Luo Yi and colleagues found that when 446 ultra-pure ferritic stainless steel was aged at 800℃, phase σ precipitated after 0.5 hours and increased with aging time, forming a network-like structure. Simultaneously, microcracks appeared in phase σ and its high quantity reduced the steel’s toughness.

Ma Li and others annealed 26% Cr ultra-pure ferritic stainless steel and found that there were mainly three precipitates: TiN, NbC, and χ. The harmful χ phase seriously led to brittleness in the steel. With increasing annealing temperature up to 1020℃, the χ phase gradually decreased to a negligible amount. Thus, to eliminate the χ phase, a high annealing temperature is necessary.

For the high Cr ferritic stainless steel 27.4Cr-3.8Mo-2.1Ni, QUHP and others found that after aging at 950℃ for 0.5 hours, σ and Laves phases precipitated, improving the steel’s hardness but decreasing its ductility. These harmful phases could be dissolved into the matrix after solution treatment at 1100℃ for 0.5 hours.

Wu Min and colleagues found that when 441 hot-rolled plate was annealed at 900-950℃, a large number of Laves phases precipitated. As shown in Figure 10, there are two precipitated phases: (1) the primary phase, which is a composite structure of (Ti, Nb) (C, N) with a size of approximately 5 μm and (2) the Laves phase, which is small, numerous, dense, and uniformly distributed in grain boundaries, subgrain boundaries, and grains. Increasing the annealing temperature to 1000-1050℃ effectively eliminated Laves phase, but a small amount of Nb (C, N) phase precipitated.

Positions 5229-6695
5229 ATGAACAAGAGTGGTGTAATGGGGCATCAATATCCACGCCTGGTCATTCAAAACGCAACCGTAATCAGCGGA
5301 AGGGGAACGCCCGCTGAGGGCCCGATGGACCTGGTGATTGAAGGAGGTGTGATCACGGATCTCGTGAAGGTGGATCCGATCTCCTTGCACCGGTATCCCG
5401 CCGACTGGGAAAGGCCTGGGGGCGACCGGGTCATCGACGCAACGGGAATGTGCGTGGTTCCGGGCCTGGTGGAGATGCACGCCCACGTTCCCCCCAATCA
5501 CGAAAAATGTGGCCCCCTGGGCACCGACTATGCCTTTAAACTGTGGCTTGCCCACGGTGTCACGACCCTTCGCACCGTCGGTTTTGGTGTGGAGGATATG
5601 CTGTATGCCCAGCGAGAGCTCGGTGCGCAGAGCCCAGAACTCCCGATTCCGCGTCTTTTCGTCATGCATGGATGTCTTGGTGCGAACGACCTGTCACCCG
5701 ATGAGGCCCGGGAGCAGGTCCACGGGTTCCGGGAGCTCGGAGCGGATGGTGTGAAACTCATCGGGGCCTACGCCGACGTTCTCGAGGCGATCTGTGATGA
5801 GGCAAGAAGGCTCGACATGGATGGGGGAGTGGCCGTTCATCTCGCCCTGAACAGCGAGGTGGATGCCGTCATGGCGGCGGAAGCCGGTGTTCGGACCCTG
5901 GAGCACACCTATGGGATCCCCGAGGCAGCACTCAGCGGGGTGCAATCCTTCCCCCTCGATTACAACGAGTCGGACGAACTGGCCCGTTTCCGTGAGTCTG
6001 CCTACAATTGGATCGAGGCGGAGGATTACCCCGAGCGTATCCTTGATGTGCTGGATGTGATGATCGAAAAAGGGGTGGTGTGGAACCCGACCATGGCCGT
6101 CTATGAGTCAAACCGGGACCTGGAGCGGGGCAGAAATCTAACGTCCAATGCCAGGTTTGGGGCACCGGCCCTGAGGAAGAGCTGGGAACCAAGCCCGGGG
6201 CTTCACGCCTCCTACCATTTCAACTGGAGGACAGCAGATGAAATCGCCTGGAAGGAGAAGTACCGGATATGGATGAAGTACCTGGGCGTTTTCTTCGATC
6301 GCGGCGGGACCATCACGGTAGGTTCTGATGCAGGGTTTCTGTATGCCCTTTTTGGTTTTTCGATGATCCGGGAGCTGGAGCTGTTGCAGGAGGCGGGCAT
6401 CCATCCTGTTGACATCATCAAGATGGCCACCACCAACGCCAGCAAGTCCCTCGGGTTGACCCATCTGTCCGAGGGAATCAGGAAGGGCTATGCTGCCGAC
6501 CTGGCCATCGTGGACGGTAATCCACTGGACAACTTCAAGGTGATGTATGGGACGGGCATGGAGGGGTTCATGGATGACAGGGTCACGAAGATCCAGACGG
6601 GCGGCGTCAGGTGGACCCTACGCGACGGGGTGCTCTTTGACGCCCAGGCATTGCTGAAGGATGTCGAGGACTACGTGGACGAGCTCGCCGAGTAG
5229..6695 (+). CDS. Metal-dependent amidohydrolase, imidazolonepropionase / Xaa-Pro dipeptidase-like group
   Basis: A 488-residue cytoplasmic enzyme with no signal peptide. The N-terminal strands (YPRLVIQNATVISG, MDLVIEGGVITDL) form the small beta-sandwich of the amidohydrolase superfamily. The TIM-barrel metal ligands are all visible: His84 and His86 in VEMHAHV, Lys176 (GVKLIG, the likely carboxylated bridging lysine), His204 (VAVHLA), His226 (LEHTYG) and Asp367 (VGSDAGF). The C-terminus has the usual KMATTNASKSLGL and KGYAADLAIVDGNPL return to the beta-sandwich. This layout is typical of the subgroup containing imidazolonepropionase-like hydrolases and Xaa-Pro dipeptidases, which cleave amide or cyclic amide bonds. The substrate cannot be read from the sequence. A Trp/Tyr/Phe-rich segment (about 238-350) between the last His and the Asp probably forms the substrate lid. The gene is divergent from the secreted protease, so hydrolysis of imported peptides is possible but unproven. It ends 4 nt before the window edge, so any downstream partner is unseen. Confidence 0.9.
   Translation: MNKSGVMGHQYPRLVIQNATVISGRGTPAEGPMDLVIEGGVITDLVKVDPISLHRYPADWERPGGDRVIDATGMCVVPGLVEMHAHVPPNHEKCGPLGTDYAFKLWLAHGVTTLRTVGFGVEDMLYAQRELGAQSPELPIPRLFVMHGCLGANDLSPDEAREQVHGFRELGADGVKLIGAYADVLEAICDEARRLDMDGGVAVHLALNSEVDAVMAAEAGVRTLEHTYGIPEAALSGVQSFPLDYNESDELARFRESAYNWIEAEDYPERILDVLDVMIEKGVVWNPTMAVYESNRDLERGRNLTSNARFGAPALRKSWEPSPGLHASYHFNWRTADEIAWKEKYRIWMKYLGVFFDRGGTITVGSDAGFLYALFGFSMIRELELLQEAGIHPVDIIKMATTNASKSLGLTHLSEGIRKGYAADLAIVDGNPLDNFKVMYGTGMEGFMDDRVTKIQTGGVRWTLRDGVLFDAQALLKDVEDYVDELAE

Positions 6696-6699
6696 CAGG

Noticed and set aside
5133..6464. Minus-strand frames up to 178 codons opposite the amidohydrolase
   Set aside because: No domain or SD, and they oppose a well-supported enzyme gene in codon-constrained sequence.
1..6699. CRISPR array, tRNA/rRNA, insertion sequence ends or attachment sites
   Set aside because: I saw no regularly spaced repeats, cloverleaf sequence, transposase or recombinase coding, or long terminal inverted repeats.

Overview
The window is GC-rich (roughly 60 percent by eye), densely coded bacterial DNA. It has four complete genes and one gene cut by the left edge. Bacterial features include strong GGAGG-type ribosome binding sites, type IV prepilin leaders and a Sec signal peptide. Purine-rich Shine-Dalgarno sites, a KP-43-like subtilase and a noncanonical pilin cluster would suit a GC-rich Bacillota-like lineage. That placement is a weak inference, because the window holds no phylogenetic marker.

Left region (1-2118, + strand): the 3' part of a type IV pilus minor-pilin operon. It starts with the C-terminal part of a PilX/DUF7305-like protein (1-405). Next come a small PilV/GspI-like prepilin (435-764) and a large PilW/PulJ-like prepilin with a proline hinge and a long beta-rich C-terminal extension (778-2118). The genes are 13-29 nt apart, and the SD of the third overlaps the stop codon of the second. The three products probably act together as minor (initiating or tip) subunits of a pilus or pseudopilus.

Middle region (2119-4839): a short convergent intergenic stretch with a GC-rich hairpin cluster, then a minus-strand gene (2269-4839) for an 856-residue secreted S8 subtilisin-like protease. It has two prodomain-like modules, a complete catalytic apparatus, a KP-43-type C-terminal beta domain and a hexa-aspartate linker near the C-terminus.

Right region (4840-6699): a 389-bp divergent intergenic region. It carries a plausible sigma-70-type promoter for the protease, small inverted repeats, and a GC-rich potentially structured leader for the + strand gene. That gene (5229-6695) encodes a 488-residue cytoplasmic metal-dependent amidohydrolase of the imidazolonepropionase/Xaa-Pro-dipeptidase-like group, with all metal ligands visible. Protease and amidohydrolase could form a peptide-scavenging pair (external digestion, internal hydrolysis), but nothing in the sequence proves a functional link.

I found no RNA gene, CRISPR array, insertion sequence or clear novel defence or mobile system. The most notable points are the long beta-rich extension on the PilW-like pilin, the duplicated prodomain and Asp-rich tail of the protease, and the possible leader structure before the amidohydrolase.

Fig. 10 Laves Phase Morphology of 441 Ferritic Stainless Steel Hot Rolled Plate after Different Annealing Temperatures

(a) Laves phase appearance after annealing at 900 ℃; (b) Laves phase appearance after annealing at 950 ℃.

3. Effect of brittleness on properties of ultra pure ferritic stainless steel

3.1 Effect of brittleness on mechanical properties

The research shows that high levels of Cr and Mo and a certain amount of Nb in the microstructure can easily lead to the formation of brittle intermetallics, such as the (Fe Cr Mo) type σ phase, the (Fe Cr Mo) type χ phase, and the Fe2Nb type Laves phase. These brittle intermetallics result in a significant decrease in the plastic toughness and an increase in the hardness of ultra-pure ferritic stainless steel.

German scholar Saha R and colleagues found that the low solubility of the element C causes ferritic stainless steel to precipitate high-hardness (Ti, Nb) C during high-temperature cooling, and the dispersed (Ti, Nb) C improves the strength and hardness of the steel.

The research also found that the two-phase particles Cr23C6 and Cr2N in the alloy have a strong impact on the mechanical properties, particularly toughness and ductility, leading to a reduction in toughness and ductility and a higher risk of fracture.